Ralph Hollins used to carry out regular surveys of plants and wildlife in the cemeteries. Rather than duplicate his work we have included a link to his website.
As Ralph now visits the cemeteries less frequently we have started adding to this page.
There is a good selection of trees in the cemeteries and a separate page has been devoted to them.
During our work party on 27th May 2015 we saw an impressive fresh specimen of Chicken of the Woods fungus (Laetiporus sulphureus) (pictured) on a yew stump near the New Lane gate. The fungus is also known as sulphur shelf, the chicken mushroom, or the chicken fungus because it is yellow and said to taste like chicken. It is claimed to be edible and can be prepared in most of the ways chicken meat can be used. As with any fungi, accurate identification is important if you are thinking of eating it.
Eating the mushroom can cause mild reactions in some people, such as swollen lips or in rare cases nausea, vomiting, dizziness and disorientation. Causes can range from allergies to the mushroom’s protein, to toxins absorbed by the mushroom from the wood it grows on (including yew) or eating specimens that have started to decay.
Seen in the Dissenter’s Cemetery. This a sub species and is usually seen only between May and July.
The moth is named after the mineral cinnabar because of the red patches on its predominantly black wings. Unlike most moths, cinnabar moths fly during the day as well as after dark. The main food plant for the caterpillars is ragwort which is poisonous to animals. The larvae absorb toxic and bitter tasting substances from the food plants, and assimilate them, becoming unpalatable themselves. The bright colours of both the larvae and the moths act as warning signs, so they are seldom eaten by predators.
This colourful spider is a recent arrival in the UK from Europe and has slowly spread over the south of England. The large orb web, built in grass, has a wide, white zig-zag strip running down the middle. Males wait at the edge of the web until the female has moulted into a mature form, then take advantage of her jaws being soft and rush in to mate. However, many males are still eaten during this time. An example was pointed out in St Faith’s cemetery by Ralph Hollins.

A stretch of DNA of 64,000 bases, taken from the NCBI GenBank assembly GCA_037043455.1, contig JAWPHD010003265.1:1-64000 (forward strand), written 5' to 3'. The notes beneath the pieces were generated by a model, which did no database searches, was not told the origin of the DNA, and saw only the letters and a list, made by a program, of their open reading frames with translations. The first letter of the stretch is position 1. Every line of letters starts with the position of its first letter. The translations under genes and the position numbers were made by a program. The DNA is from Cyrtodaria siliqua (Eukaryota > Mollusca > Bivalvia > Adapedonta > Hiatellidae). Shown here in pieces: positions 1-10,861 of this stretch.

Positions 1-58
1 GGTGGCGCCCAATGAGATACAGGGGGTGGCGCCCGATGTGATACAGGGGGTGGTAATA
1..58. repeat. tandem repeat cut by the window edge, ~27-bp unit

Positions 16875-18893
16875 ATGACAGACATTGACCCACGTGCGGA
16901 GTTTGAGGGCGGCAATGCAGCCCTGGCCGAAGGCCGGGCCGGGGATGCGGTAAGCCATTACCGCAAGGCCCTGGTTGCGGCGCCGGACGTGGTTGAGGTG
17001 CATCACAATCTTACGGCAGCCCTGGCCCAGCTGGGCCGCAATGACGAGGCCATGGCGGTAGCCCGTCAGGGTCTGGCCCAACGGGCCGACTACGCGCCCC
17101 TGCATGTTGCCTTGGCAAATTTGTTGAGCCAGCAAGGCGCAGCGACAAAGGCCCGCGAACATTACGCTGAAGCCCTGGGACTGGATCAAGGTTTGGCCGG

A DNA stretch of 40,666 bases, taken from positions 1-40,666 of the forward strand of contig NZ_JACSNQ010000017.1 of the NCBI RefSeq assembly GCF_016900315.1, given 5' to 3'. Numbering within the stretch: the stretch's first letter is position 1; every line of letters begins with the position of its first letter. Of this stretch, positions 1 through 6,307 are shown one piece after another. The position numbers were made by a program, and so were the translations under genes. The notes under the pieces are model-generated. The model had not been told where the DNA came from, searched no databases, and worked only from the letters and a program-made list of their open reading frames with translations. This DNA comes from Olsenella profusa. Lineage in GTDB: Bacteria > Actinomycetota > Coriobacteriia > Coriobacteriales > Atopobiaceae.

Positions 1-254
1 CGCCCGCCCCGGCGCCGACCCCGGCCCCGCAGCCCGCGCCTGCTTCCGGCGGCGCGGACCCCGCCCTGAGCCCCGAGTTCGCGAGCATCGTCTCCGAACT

Crab spiders do not spin webs. They wait on flowers and pounce on visiting insects. They can change the colour of their bodies (from pale green to yellow or white) to match the flower they are on.
Wild Onion (also known as Crow Garlic) only occasionally develop flowers; normally they skip the flower stage and put their energy into developing small bulbils which will eventually drop from the flower head to become separate new plants. (Source: Ralph Hollins)
Yellow rattle seeds were sown in the Dissenters’ Cemetery the previous year in an attempt to control the grass and allow wild flowers to flourish. Yellow rattle is said to act as a parasite on the roots of grass. The seed pods rattle’ when dry, hence the name.
A young blackbird and two young robins were seen in the Havant Borough Council cemetery on 19th June 2018.
RSPB Big Garden Birdwatch
Seen at New Lane/Eastern Road Cemetery on Saturday 28th January 2017 between 2.20pm and 3.20pm.
Blackbird 2, Chaffinch 1, Dunnock 1, Goldfinch 12*, Great Tit 1, Greenfinch 1, Magpie 1, Robin 1, Song Thrush 1, Wood Pigeon 4
* Might have been slightly more – difficult to count.
NB To avoid counting birds more than once, numbers relate to the most seen at any one time, not total numbers for the hour.